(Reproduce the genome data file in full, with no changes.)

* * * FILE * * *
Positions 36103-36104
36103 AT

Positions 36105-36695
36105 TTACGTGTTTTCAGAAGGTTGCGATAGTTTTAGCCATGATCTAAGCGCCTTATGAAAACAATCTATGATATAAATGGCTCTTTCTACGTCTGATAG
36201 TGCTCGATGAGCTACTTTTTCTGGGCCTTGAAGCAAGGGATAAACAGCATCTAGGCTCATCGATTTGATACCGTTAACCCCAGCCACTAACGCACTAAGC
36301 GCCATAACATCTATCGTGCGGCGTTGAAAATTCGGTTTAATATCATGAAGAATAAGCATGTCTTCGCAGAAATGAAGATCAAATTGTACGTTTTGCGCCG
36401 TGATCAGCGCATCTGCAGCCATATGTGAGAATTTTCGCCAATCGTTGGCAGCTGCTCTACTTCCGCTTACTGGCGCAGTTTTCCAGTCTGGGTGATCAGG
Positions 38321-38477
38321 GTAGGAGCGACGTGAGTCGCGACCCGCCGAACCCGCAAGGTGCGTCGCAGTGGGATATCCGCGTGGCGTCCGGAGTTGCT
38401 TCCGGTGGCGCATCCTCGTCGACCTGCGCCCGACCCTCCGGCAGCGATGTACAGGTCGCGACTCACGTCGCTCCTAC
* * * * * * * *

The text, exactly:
Positions 36103-36104
36103 AT

Positions 36105-36695
36105 TTACGTGTTTTCAGAAGGTTGCGATAGTTTTAGCCATGATCTAAGCGCCTTATGAAAACAATCTATGATATAAATGGCTCTTTCTACGTCTGATAG
36201 TGCTCGATGAGCTACTTTTTCTGGGCCTTGAAGCAAGGGATAAACAGCATCTAGGCTCATCGATTTGATACCGTTAACCCCAGCCACTAACGCACTAAGC
36301 GCCATAACATCTATCGTGCGGCGTTGAAAATTCGGTTTAATATCATGAAGAATAAGCATGTCTTCGCAGAAATGAAGATCAAATTGTACGTTTTGCGCCG
36401 TGATCAGCGCATCTGCAGCCATATGTGAGAATTTTCGCCAATCGTTGGCAGCTGCTCTACTTCCGCTTACTGGCGCAGTTTTCCAGTCTGGGTGATCAGG
Positions 38321-38477
38321 GTAGGAGCGACGTGAGTCGCGACCCGCCGAACCCGCAAGGTGCGTCGCAGTGGGATATCCGCGTGGCGTCCGGAGTTGCT
38401 TCCGGTGGCGCATCCTCGTCGACCTGCGCCCGACCCTCCGGCAGCGATGTACAGGTCGCGACTCACGTCGCTCCTAC